A sermon on the Icon of the Trinity by Nathan Nettleton
What better way to celebrate Trinity Sunday than to receive and bless the precious gift of this new icon of the Trinity? And so I thought I should do something different tonight and take the icon itself as the text for my sermon.
All the other special days in the church calendar celebrate stories or events in the life of Jesus, but this day and this icon celebrate a doctrine or a teaching about the nature of God. At first glance that may seem somewhat removed from the practical living of our discipleship, but in fact, it is seeking to tell us what God is like, and what we believe about that really changes things. Whether we think God is remote or intimate, vengeful or merciful, angry or generously loving shapes everything we do.
It might come as a surprise to you, but in some ways we can describe the doctrine of the Trinity — the belief that there is only one God, but that that God exists as a community of three persons — as a scientific teaching, but I don’t mean by that that you can prove it using scientific technologies. A scientific hypothesis is a theory put forward to try to explain a reality that is observed and experienced but which seems not to fit with what we previously understood of reality. The doctrine of the Trinity is like that. The early Church was experiencing God in ways that didn’t quite fit their belief that God was only one person, but also didn’t fit the idea of there being many gods. The Trinity is the theory that has best made sense of the data of experience and continues to do so.
But like many of the theories that today’s physicists come up with, it is not easy to put into words or get your head around. Sometimes preachers seem to want to simplify it into a little diagram or a simple analogy like water existing as liquid, ice and steam, but these endeavours are usually about as successful as comparing Einstein’s theory of relativity to a teacup. The Trinity is a mystery, not a puzzle. Puzzles can be solved, but the more you explore mysteries, the deeper they get. And so one of the things we are reminded of each Trinity Sunday is that it is impossible to do justice to the nature of God in words. Language is simply not up to the job. So from early times, the Church has used icons as a way of engaging another part of our brain in the contemplation of the deep mysteries of God. They are a way of prayerfully putting into colours and shapes the truths that can never be adequately captured by words alone. It is not either-or, icons or words. We reach out with both, which is why those who produce the icons traditionally speak of writing an icon rather than painting an icon.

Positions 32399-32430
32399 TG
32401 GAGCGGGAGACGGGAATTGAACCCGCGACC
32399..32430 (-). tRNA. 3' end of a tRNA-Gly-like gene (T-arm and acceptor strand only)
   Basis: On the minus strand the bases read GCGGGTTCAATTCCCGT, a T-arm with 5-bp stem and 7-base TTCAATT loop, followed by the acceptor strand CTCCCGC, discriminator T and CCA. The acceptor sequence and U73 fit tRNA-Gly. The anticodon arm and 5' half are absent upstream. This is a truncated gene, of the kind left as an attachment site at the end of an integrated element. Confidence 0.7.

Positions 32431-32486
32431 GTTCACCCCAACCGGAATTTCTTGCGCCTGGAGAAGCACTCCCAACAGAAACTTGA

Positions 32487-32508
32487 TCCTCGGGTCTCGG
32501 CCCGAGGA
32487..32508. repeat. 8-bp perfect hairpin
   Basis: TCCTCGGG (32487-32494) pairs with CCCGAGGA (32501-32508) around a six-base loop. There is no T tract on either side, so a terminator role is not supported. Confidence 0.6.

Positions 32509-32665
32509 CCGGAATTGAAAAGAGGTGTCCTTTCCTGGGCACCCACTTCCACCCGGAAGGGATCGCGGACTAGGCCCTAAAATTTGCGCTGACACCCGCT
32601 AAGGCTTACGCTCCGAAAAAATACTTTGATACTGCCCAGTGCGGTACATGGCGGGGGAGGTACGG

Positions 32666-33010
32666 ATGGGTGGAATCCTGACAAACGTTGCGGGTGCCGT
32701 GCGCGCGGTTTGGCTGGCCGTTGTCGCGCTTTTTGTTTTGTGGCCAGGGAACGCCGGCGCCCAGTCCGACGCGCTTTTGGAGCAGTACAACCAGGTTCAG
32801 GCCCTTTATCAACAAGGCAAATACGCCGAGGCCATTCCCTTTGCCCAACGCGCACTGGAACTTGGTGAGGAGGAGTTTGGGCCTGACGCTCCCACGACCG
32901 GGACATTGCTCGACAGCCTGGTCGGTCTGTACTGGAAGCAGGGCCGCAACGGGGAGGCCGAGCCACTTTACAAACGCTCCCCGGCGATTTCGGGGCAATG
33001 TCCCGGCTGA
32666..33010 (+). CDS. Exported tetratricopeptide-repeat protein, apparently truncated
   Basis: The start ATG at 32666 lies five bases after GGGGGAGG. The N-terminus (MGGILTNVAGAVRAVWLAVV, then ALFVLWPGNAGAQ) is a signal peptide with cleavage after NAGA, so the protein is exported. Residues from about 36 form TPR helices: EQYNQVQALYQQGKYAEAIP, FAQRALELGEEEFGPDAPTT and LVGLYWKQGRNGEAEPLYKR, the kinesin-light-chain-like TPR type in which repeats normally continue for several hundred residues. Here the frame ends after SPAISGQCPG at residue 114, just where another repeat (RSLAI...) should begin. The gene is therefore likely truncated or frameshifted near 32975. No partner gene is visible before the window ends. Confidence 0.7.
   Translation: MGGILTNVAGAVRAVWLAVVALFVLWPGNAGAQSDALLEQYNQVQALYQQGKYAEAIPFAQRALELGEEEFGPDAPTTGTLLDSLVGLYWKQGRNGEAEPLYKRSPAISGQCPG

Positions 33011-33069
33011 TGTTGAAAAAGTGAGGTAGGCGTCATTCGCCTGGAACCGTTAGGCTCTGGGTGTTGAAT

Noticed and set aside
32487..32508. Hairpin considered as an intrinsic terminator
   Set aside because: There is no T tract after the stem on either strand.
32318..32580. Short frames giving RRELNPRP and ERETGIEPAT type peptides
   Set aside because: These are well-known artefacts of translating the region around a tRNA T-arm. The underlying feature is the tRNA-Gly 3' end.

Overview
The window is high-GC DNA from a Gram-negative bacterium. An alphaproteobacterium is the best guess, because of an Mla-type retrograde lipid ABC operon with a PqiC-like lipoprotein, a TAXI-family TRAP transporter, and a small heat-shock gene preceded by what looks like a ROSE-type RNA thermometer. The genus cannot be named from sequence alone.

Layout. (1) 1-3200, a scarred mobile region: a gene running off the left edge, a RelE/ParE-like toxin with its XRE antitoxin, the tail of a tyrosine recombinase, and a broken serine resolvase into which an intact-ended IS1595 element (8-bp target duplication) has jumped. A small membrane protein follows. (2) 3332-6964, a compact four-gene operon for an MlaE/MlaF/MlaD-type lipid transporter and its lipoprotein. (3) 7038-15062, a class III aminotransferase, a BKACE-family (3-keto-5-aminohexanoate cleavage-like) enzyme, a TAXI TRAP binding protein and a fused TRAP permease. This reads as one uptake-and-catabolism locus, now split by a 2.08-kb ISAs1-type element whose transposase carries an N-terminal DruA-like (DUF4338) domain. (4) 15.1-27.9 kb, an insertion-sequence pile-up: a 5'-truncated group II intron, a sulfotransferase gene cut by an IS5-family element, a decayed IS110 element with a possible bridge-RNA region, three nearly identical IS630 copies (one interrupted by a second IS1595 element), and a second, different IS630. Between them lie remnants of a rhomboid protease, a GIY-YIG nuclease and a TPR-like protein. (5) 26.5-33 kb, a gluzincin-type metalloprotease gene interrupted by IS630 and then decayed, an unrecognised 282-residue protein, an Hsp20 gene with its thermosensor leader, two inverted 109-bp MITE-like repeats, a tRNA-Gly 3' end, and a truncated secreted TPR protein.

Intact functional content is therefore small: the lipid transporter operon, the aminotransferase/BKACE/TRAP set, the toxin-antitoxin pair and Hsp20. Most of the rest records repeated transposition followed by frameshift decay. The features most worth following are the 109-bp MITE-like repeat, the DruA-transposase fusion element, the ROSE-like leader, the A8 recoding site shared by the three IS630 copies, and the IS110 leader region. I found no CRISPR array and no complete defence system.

The original version of this icon of the Trinity was painted or written by a Russian monk named Andrei Rublev about 600 years ago. Most of the biblical references to the Trinity are, of course, in the New Testament, but Rublev took his inspiration from a story in the book of Genesis where Abraham welcomes three messengers into his home near the tree of Mamre which you can see in the background. Abraham welcomes three strangers, but he addresses them with the singular title, “My Lord”, and so Rublev and others saw this as an early glimpse of the triune God. Rublev’s Trinity is widely regarded as the greatest of all the Russian icons and it is a great privilege for us to receive this newly completed version of it. Pavel Florensky once, only partly tongue-in-cheek, said, “There exists the icon of the Trinity by St Andrei Rublev; therefore, God exists!” In terms of logic, that of course makes no sense at all, but part of the point of icons is that some truths lie beyond logic and words, and so as an expression of praise and worship, I think he puts it rather well.
One of the first things you notice when you begin to read this icon is that the three faces all look the same. We’re not even sure who is who. Some people have concluded that there are clues in the clothes and body postures as to which member of the Trinity each figure represents, but they’re not all agreed and we don’t know for sure what Rublev thought. But even if we did, the fact remains that the icon speaks to us of the way in which the three members of the Trinity are images of one another. We’ve heard a bit about this from John’s gospel recently. Jesus said things like “those who have seen the Son have seen the Father”, and “the Spirit will take what is mine and reveal it to you”. So the icon reminds us that the love and mercy we have seen in Jesus are not a foil for an angry vengeful Father. All we have seen in Jesus is equally true of the Father and the Spirit.
And what we see very clearly depicted of all three here is love, a radical love based on mutual trust and submission. When you contemplate the three here, you will see that each seems to be looking at the other with an expression of love, reverence and even deference or submission. But it is thoroughly mutual. It seems to flow round the circle. It is not hierarchical and it is the very opposite of rivalry. The love we see here draws us to one another and unites us in communion, whereas rivalry always drives us apart and fractures us into isolated bits. One of the reasons we can say that God is love is that we have seen that God exists in this constant communion of love, and has done so even before there was anything else in the universe to love. Love is never alone, and in this community, or should I say tri-unity, there is a constant mutual giving and receiving of love that would be complete even it remained forever self-contained.